The Federal Election Commission is experimenting with what may become a big deal in government IT trends - utility or virtualized computing. The FEC is dipping its pinky toe into utility waters with a five-year, $4.48 million contract with Savvis Federal Systems Inc. In this project, FTP and email will be delivered through Savvis' virtual IT platform, Government Computer News reports.
"I'm not really doing a lot with utility computing, I'm just trying it," Allen said. "It seems like an exciting concept."
So what is utility computing?
The concept is not new. Almost everyone gets electrical power from a utility rather than maintain their own generators, and voice mail service is taking over from answering machines. The same idea is being applied to IT services. Virtualized or utility computing is one step above hosted services, in which a third party provides a home for equipment owned by a customer. ... The idea is that by acquiring services from a general pool, provisioning can be done quickly and adjusted to meet changing needs.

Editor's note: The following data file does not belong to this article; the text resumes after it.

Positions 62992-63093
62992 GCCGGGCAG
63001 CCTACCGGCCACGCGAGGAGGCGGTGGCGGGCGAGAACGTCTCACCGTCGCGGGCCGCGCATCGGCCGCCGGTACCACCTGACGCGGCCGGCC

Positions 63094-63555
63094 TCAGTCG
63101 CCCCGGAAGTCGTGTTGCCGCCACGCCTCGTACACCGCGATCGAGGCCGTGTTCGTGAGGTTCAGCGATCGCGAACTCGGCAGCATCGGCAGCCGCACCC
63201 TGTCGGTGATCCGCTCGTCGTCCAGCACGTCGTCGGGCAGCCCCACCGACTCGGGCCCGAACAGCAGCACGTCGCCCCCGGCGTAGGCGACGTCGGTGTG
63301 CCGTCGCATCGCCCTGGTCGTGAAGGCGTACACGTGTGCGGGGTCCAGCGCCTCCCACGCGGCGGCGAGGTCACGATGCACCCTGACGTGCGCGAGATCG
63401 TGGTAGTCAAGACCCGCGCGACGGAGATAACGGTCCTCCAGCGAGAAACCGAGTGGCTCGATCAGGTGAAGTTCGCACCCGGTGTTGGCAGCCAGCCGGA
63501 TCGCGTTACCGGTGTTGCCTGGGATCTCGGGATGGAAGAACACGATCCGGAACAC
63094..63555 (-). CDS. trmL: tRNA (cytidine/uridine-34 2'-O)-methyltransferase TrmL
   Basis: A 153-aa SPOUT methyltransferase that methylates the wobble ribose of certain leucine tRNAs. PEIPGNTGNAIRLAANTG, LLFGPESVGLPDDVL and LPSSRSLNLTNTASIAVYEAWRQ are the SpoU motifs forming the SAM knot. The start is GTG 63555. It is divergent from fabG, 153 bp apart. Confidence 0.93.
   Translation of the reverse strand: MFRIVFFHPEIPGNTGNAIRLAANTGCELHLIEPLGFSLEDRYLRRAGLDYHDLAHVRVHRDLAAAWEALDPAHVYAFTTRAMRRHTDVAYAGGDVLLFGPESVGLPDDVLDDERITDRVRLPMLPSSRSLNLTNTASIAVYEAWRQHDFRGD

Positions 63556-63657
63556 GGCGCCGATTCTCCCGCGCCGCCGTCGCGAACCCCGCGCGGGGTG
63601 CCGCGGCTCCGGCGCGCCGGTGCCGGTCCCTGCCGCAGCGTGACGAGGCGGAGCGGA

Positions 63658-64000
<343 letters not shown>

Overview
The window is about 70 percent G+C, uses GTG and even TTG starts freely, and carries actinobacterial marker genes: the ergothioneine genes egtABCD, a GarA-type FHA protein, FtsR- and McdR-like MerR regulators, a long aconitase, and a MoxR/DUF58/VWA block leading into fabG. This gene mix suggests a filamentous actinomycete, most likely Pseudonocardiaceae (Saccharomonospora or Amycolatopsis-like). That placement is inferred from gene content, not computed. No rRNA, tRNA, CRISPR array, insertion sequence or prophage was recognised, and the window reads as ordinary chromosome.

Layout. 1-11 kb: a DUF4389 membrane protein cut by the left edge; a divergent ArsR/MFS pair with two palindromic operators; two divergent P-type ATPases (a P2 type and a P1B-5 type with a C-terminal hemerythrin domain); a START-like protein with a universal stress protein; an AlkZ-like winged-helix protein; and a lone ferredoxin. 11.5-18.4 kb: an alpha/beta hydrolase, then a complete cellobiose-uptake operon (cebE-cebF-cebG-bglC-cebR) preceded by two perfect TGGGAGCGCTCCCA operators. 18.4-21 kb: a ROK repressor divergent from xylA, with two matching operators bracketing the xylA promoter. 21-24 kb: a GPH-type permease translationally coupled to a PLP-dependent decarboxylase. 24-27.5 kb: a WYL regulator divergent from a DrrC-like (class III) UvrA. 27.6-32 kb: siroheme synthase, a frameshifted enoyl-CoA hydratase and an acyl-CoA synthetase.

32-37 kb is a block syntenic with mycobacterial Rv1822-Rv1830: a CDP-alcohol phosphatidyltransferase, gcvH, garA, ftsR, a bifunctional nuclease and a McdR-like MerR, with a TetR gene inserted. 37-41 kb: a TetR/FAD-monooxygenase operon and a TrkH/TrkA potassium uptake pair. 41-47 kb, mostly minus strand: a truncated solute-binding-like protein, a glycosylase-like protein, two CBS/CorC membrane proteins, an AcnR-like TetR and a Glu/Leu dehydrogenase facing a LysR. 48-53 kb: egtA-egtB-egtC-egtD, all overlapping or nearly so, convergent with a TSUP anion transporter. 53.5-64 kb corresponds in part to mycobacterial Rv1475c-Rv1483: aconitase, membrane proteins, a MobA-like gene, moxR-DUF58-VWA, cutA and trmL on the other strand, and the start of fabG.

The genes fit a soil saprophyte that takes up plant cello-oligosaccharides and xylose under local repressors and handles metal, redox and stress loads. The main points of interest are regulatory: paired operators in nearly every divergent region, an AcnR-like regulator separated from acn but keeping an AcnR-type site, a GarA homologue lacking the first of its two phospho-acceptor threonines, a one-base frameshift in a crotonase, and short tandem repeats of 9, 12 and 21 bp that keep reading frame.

It's an exciting idea for IT managers who are constantly trying to keep networks up and running, even as resources are stretched.
"It's the nature of the job," Allen said. "I've got a lot of real-time, day-to-day problems," in just keeping the agency's infrastructure up and running. "We're a small agency, about 350 people," Allen said. "To do what we do in an election year in a timely fashion, we have to use IT resources. Most candidates and committees file electronically with us," and data is made available to the public electronically through the commission's Web site.
"It seems like utility computing might be a way of handling this," Allen said.
So what about moving core functions - like FEC's primary databases - to utility mode? Don't hold your breath. "I would be very hesitant at this time to move that to this type of a model," Allen said.